Joel Hodge is fed up.
It was easy to tell by the way he spoke on Wednesday. Hodge, the founder and executive director of Struggle of Love Foundation, was stern and animated as he served as the unofficial MC for a meeting organized by Denver police in Montbello. The department wanted to meet with residents over the recent spate of violence in the far northeast neighborhood.
“What our mission is today is to show support for the neighbors and show the community that we are quick to respond and that we are behind you 100 percent,” Hodge said.
“We want to show them that it’s okay to speak out,” Hodge added.
The meeting took place in the middle of the street, on Lackland Place, where up the road a man was killed on Tuesday. A day prior, shots were fired on the same street, though no one was injured, Denver police Lt. Glenn West said. Another shooting left a man with an injury to his foot Sunday on nearby North Carson Way.
The fatal shooting earlier this week marked the second one in Montbello in as many months. The department investigated a homicide on East Albrook Drive last month, eventually arresting a man with the help of Shot Spotter, the city’s gunshot location tech. A hit-and-run last month near East 46th Avenue ended someone’s life as well. Police called it a vehicular homicide.
Wednesday’s meeting gave folks an opportunity to speak directly to police, including Lt. West and Patrol Division Chief Ron Thomas, who used to be commander for District 5, the police district encompassing Montbello. Some people handed out pamphlets encouraging community involvement. Others swapped stories about similar incidents. A large prayer circle formed with neighbors and cops holding hands.
It was a chance to air grievances but also talk openly about why this is happening here, in a residential area full of families and young people.
“We want the violence to stop,” Families Against Violent Acts Executive Director Dianne Cooks said, standing near a large anti-violence sign held up by children. “We have too many kids out here. Our children shouldn’t have to worry about drive-by shootings or experience seeing someone get shot in their own neighborhood.”
Hodge pointed out children who arrived with their parents. His Struggle of Love nonprofit provides services like mentorship and gang awareness for youth and families. It primarily serves underprivileged kids.
“You see these babies walking down here?” Hodge said. “They live here. In the middle of this war that we need to stop, of gun violence and violent spirit.”
West — who Hodge greeted like an old friend when he first arrived — said the department is out there, despite some people believing the department doesn’t patrol the area.
West said the department typically gets calls about suspicious vehicles and auto-theft recovery in the area. He also said the department knows of one gang member who lives on the street, and that he stays in contact with groups like Struggle of Love and others who work with gang-violence prevention.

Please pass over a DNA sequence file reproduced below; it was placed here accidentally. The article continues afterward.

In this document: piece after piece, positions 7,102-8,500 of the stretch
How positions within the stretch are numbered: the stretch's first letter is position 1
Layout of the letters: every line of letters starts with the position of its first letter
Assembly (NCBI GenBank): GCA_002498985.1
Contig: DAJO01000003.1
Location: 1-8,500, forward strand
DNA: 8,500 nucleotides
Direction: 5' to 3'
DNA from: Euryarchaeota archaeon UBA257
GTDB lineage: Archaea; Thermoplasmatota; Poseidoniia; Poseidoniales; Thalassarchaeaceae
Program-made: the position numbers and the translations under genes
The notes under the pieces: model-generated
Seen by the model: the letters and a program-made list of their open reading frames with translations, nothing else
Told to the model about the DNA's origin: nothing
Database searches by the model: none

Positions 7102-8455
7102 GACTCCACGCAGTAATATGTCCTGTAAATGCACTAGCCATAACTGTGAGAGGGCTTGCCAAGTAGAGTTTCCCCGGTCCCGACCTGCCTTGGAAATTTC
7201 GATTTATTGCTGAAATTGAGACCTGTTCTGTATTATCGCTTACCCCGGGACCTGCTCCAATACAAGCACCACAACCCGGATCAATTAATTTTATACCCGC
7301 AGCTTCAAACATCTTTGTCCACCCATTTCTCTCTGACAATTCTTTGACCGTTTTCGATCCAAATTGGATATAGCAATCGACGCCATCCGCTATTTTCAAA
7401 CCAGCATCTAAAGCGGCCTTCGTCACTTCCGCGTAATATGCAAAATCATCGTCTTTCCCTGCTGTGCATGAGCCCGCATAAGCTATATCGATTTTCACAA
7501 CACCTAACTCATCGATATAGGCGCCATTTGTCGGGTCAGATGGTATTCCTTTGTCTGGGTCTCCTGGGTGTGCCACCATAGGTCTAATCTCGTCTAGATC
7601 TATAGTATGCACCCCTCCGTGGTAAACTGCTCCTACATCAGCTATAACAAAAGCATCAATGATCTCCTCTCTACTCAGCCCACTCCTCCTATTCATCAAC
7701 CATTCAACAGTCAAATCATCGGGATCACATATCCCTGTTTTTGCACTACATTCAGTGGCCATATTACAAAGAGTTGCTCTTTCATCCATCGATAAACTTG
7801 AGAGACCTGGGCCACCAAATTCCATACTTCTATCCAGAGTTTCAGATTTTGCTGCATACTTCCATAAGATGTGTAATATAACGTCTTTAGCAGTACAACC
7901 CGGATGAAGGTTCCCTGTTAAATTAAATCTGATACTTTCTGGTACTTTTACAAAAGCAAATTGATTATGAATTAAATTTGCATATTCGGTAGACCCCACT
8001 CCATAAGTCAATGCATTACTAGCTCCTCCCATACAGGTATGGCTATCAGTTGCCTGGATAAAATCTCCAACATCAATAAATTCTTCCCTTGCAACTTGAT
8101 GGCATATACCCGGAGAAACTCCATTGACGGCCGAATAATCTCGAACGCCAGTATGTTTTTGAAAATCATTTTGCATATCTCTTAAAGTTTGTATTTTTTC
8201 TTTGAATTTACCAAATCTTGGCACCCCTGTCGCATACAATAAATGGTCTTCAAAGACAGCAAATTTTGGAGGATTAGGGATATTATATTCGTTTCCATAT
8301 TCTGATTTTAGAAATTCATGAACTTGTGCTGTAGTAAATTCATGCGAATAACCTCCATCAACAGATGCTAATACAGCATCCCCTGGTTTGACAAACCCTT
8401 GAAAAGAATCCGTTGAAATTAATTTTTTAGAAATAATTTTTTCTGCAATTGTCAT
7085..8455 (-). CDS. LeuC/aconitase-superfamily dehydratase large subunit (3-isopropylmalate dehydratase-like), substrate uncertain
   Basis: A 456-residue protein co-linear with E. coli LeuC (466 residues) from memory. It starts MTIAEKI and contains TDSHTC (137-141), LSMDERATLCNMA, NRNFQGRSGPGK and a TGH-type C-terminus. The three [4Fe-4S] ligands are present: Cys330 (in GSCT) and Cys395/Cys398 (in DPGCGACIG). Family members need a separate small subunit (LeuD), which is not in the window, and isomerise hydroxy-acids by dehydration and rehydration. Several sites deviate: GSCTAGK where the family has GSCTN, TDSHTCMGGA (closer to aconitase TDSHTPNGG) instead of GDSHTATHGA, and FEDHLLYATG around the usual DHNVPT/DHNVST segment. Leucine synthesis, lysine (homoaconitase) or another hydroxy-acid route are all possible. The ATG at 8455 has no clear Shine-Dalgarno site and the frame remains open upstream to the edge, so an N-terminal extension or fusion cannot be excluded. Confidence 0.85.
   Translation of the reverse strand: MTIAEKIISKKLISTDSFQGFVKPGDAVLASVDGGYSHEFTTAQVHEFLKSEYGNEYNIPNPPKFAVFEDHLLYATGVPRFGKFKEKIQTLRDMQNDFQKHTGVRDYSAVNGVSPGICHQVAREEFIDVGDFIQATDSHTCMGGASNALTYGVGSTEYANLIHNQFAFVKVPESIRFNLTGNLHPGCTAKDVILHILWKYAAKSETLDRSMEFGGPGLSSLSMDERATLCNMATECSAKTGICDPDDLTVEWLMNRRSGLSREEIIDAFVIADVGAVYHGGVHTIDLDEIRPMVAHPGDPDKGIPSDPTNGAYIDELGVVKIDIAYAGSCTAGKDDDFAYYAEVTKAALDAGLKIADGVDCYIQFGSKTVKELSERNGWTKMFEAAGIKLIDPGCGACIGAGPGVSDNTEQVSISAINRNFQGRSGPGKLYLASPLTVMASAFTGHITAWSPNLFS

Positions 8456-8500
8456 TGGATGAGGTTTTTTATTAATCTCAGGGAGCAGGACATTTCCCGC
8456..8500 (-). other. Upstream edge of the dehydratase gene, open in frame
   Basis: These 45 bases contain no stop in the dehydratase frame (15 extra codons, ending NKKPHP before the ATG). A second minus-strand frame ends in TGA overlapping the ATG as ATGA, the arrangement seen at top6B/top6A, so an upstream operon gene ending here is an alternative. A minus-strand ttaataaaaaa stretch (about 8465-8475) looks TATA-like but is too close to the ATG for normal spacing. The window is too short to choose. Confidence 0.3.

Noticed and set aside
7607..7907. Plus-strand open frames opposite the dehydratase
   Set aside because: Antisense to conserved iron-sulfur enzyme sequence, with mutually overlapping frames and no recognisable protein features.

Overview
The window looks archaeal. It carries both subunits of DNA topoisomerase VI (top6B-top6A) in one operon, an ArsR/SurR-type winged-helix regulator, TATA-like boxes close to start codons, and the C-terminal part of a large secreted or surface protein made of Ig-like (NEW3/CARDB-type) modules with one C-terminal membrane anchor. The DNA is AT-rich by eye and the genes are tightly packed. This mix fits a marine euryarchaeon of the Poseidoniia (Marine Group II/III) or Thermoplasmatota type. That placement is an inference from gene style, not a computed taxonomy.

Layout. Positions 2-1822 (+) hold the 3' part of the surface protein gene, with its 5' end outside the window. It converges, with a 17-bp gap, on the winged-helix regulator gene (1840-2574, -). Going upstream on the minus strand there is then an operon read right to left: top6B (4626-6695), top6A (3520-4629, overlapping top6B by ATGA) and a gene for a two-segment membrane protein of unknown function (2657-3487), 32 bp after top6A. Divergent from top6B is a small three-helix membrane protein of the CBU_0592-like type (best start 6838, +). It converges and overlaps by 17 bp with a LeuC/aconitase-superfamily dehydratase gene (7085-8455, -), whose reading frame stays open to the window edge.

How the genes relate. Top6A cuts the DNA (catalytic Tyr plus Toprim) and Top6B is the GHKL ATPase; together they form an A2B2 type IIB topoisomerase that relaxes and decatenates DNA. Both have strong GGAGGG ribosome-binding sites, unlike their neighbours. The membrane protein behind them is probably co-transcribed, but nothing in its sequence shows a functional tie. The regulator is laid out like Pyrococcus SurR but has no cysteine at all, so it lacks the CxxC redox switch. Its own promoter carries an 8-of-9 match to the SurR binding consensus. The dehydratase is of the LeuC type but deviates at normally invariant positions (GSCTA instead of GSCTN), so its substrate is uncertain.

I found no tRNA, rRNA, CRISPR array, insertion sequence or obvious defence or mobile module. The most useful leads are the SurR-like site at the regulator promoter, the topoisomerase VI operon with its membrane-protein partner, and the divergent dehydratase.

“We have actually done quite a bit a work on this street in particular,” West said, standing near a home that was condemned after police busted a meth operation inside earlier this year.
“Our officers are out here and especially our detectives,” West said. “Even though sometimes it looks like we’re not out here, sometimes we have undercover cars. Sometimes there’s work that’s going on behind the scenes with our nuisance abatement unit that’s working on getting some of these houses shut down, or people out of them.”
There were tense moments. Keith Strickland, who has lived in Montbello for six years, walked out of his home on Lackland Place to join the discussion after a large crowd had already gathered. He asked for increase patrols and called out the cops for not being around enough.
“How are kids supposed to trust you guys if you guys are never here?” Strickland said, speaking directly to West, Thomas and other uniformed officers. “I don’t know you, you guys don’t patrol around here … Kids don’t trust you. These kids are never gonna trust you unless you’re around.”
Strickland said he had previously made a call about shots fired in his neighborhood, but cops took too long to respond. He showed evidence of the incident: Spent bullet casings, which rattled as Strickland dropped them on the pavement near West’s feet. An officer later collected them, using a piece of paper to tuck them into a plastic bag.
Among the last to speak was Autumn Lawrence of Aurora. Like Hodge, she had clearly had enough of this violence. She spoke passionately about why this needed to stop. Her reason for being there stretches back five weeks and five days ago, when her son, Aiden Lawrence, was fatally shot in Stapleton. He was 14, a month shy of his 15th birthday.
“It has to stop,” Lawrence said.
She said she knows her son is not coming back. But she urged action to save other children.
“This is serious,” Lawrence said. “We need to be uplifting, finding parents support, finding kids support and coming together and teach (our) kids love and respect. Because love and respect does not end with somebody pulling a trigger and taking somebody’s life.”